By Daniel Rury, Staff Reporter, and Julia Battishill, News Editor

Matthew Benzar, current vice president of the Seattle Pacific University Food Recovery Network (FRN), knew from the first moment he got involved with the club that they were doing important work.

“[I]went to a few recoveries and knew that this was such a direct way to serve others with just a little bit of commitment,” Benzar remembered.
The club functions as a chapter of The Food Recovery Network, a national organization dedicated to reducing food waste.

At SPU, FRN recovers food a few times per week from Gwinn Commons dining hall and other on-campus food facilities.

The community of volunteers that work for SPU’s FRN chapter are passionate about their work, and love what they do, according to Benzar. He knew as soon as he first got involved that this was important work.

Now, as vice president, Benzar saw a commitment to the cause and dedication to one another in the FRN team.

“It is has been a really fun and intimate community! We meet up for our recoveries, weigh the excess food that Gwinn doesn’t use and actually communicate with our partners like Operation Sack Lunch and Tent City 5!”

Benzar explained that those who work for FRN have fostered close relationships, as they worked towards food recovery and helping our campus be more sustainable.

“It’s a sweet & close community that is actually doing very meaningful work with even just a few hours of commitment per week!”

FRN is also at work on other campuses in Washington, such as Washington State University, Western Washington University and Whitman College. All together, these campuses recover thousands of pounds of food every year to relocate to their communities.

On our campus and others, FRN also hosts meal-prep events and educates students, giving higher awareness towards issues of consumption and food waste in our communities.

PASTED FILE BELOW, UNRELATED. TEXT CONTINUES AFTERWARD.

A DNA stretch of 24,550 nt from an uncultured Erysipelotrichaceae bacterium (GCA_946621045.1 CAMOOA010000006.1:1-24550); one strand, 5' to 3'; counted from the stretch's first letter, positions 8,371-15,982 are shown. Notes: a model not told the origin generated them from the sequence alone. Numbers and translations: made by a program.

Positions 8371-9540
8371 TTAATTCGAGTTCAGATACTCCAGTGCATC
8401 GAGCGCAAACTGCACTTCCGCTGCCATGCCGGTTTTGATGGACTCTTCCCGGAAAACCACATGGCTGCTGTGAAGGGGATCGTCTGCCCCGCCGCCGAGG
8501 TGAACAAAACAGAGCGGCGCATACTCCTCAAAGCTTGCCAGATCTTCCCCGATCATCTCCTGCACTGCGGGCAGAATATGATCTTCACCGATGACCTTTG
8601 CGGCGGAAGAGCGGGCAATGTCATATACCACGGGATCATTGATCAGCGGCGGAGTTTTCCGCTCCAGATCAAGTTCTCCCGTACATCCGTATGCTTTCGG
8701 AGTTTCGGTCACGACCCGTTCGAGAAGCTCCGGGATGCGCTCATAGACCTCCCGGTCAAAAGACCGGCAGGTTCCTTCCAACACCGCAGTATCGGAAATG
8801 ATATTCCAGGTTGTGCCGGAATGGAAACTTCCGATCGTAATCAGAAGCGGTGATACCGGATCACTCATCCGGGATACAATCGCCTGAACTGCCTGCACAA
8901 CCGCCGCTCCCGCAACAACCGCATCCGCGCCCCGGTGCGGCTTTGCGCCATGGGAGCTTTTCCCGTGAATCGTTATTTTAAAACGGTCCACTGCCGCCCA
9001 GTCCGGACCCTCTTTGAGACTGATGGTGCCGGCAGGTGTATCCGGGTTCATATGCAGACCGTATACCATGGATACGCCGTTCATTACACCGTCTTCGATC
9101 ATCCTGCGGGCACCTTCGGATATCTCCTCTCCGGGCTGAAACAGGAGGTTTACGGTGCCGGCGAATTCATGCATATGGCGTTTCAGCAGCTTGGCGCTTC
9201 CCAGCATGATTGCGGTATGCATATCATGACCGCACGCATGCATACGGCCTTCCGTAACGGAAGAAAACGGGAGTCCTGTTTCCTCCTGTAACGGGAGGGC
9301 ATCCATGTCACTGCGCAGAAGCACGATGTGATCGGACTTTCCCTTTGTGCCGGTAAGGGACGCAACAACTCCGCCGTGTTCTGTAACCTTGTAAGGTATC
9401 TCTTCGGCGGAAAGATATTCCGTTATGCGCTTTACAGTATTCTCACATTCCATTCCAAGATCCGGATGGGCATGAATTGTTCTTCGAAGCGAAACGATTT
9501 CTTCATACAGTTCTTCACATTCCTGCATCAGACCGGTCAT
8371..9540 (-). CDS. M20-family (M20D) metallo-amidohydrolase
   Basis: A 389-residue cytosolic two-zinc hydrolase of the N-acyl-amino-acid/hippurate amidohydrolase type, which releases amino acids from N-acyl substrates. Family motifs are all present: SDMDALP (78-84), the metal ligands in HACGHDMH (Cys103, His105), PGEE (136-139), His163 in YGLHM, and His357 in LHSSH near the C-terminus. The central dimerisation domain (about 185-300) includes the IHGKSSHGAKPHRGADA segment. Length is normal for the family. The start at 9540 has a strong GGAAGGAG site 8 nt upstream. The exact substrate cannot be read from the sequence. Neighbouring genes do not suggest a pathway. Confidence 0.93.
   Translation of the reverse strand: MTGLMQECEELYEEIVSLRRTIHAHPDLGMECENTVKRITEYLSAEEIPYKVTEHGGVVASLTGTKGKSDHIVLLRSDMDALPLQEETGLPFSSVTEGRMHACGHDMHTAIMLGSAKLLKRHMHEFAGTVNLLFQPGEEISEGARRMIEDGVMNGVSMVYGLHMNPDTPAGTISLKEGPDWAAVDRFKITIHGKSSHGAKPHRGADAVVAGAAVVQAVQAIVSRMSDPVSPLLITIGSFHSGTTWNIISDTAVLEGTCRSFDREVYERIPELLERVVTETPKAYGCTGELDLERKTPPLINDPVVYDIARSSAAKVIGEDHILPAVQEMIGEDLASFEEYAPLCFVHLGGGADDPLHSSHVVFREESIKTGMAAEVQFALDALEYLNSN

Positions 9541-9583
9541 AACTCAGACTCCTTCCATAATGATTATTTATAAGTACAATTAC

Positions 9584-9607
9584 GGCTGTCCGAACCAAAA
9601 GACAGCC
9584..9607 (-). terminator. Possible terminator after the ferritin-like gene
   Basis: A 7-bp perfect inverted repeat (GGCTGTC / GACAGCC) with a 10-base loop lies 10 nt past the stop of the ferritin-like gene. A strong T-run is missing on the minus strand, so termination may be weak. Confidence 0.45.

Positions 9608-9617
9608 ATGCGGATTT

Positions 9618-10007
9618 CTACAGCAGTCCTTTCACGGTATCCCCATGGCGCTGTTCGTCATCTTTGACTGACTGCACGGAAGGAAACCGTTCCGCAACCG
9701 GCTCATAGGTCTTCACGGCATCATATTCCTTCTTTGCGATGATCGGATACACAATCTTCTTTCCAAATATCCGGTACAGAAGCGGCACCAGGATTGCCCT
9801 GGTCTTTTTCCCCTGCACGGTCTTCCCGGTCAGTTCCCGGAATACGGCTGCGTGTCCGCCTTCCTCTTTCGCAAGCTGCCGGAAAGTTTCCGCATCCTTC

Each school is also partnered with other local charities and organizations to help relocate the food in the most effective way possible for their specific community.

At SPU, prepared meals are donated to local partnered organizations like Operation Sack Lunch and Tiny Cabins Safe Harbor.

As FRN president for the last year, student Fern Salguero has been facilitating this process by coordinating donation pick-ups with these agencies, leading a recovery each week and heading her club’s meetings.
SPU student volunteers help Salguero, and our campus’ chapter of FRN as a whole, accomplish the goal to relocate food.

SPU’s FRN chapter has been established since January 2016, and successful for as many years. They recovered over 5,000 lbs. of food last year, according to their orgsync site.

However, from spring 2018 to winter 2019, Gwinn Commons was only recovering minimal amounts of food with FRN, due to issues surrounding staffing.

“They were going through a staffing transition,” said Salguero.
Food reuse and recovery necessitated a position responsible for coordinating efforts with FRN, and during the change of staff, this role was not filled.

This academic quarter, Gwinn Commons filled the critical coordinating role, and food recovery resumed its normal recovery efforts.

“I love that even this quarter (as of today!) we have been able to recover 543 lbs. of excess food and impart it to so many people experiencing homelessness or need for a consistent food source,” said Benzar.

However, FRN’s dry spell did affect its retention of student volunteers, said Salguero. She emphasized that FRN could use more volunteers.
Looking towards the future, Benzar is excited for FRN and the student involvement he hopes to see.

“I think SPU is a perfect place for this club to grow in compassion, service, and numbers and I’m very excited to try to continue leading the Food Recovery Network through next year!”

Information to volunteer and FRN event news can be found at the SPU Food Recovery Network Facebook page.

Leave a Reply